In December, 2015, the New Hampshire Site Evaluation Committee (‘SEC’) adopted new rules governing the siting of energy projects in the state, including wind energy facilities. The new rules represent the culmination of 2+ years of intense focus by stakeholders with widely varying interests. In that time, the SEC conducted months of hearings and deliberative sessions, all open to public, where thousands of pages of detailed comments were debated and ultimately distilled down to standards intended to better quantify the data presented by applicants, reduce subjectivity and lead to more informed, and more consistent decisions on energy facility siting.
Windaction.org has updated its database of US wind production and capacity factors to include the years from 2011 through to 2015. The data are based on monthly energy output figures released by the U.S. Energy Information Administration. Aggregate annual capacity factors for each state and for the nation can be found here. A spreadsheet of each project for which production is reported can also be downloaded from the page.
Our representatives know that the PTC is wildly unpopular. They’ve heard all the arguments. ..A stand-alone floor vote on the PTC would have put an end to its nonsense, but Congress preferred instead to coddle this costly giveaway safely in the corpulent folds of other, must-pass extender language.
“Offshore wind is essentially a government-made market that would not exist in the U.S. but for a massive intervention from Washington and an ‘at-any-cost’ mentality at the state level. Of the alleged 15,650 MW of offshore wind in DOE’s pipeline, a very small fraction represents projects proffered by private entities.”
Accepting these mitigation measures without fully understanding their effectiveness could place the lives and property of Nebraskans at risk.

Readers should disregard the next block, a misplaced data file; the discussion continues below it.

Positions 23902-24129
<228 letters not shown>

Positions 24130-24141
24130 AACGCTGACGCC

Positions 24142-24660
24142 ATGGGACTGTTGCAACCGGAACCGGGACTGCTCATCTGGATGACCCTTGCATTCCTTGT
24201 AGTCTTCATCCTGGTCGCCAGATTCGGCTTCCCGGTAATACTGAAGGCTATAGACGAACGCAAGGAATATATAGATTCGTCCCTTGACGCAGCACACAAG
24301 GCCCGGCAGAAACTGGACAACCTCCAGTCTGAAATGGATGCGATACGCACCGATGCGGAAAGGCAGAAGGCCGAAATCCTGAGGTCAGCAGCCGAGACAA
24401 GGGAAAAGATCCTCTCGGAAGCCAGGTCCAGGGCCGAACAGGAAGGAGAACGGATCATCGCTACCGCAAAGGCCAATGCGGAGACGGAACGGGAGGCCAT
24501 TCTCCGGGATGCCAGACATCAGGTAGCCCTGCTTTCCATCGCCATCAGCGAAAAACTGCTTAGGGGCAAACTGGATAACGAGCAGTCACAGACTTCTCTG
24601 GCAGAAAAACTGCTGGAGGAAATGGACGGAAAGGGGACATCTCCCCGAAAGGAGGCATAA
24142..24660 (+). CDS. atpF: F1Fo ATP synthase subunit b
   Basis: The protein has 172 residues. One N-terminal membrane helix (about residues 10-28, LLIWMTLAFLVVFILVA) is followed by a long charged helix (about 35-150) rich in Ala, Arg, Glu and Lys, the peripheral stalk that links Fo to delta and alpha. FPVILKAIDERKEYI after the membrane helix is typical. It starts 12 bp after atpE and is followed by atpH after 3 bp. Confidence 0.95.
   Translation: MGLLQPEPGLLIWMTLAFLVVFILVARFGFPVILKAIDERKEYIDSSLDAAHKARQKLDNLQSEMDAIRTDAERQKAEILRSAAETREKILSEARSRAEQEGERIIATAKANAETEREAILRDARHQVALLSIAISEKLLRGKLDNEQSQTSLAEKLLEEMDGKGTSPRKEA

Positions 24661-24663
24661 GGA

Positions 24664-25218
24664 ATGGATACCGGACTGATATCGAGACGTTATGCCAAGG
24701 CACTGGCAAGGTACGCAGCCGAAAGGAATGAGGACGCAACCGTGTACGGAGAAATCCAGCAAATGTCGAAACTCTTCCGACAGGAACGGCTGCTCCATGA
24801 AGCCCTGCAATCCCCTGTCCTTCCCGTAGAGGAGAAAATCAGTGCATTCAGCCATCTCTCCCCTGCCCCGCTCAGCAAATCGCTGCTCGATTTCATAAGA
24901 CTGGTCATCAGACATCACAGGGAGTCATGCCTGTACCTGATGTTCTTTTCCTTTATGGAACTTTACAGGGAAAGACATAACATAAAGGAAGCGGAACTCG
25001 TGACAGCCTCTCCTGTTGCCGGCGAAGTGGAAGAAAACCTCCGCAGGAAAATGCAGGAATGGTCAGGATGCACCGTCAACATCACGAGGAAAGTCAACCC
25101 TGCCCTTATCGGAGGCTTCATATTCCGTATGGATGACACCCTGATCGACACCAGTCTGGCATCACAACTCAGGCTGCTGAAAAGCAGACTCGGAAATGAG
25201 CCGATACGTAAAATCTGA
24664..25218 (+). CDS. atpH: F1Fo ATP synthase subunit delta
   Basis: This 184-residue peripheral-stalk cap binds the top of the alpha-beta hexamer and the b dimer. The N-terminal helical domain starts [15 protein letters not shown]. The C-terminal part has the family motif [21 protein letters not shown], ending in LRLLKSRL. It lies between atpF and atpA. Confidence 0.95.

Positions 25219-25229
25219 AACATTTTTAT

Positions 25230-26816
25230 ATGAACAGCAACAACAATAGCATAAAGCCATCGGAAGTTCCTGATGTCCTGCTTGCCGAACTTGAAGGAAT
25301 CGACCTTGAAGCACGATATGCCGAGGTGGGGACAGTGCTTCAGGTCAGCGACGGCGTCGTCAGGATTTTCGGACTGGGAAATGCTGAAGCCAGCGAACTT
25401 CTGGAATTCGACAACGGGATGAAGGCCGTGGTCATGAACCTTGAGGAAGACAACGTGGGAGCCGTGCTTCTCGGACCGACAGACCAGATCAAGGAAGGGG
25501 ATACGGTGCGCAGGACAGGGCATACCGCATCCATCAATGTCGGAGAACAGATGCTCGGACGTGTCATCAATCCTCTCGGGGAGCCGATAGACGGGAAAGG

Contrary to claims about fossil fuel being heavily subsidized for decades, no traditional source of electric generation has ever received an open-ended, unlimited subsidy like the PTC for every kilowatt hour of energy put on the grid.
Last April, Reuters and others reported poor winds in some western states during the first quarter of 2015. We checked the preliminary production data released by the Energy Information Administration for that period and, sure enough, the production numbers were way down. The attached spreadsheet compares Q1'15 performance against the same period in 2014. A summary of the capacity factors for the states reporting wind project information is provided below. The full data can be accessed by downloading the attachment on this page. Texas, California, Iowa, Oklahoma and Illinois, which account for 50% of total installed wind in the US, each experienced significant reductions in output for the first quarter. NextEra Energy confirmed the reduction in Texas performance during its first quarter earnings conference call.
The output of DOE's models are easy to promote but reality paints a very different picture. DOE's Vision assumes 7 GW of wind built per year between 2014 and 2020, followed by 12 gigawatts per year between 2020 and 2030, and 17 GW every year after until 2050. The Agency points to the progress since 2009 as proof that a more aggressive wind roll-out is possible. But in many ways, the success of U.S. wind in those years is the very reason wind development will not grow, but continue to slow.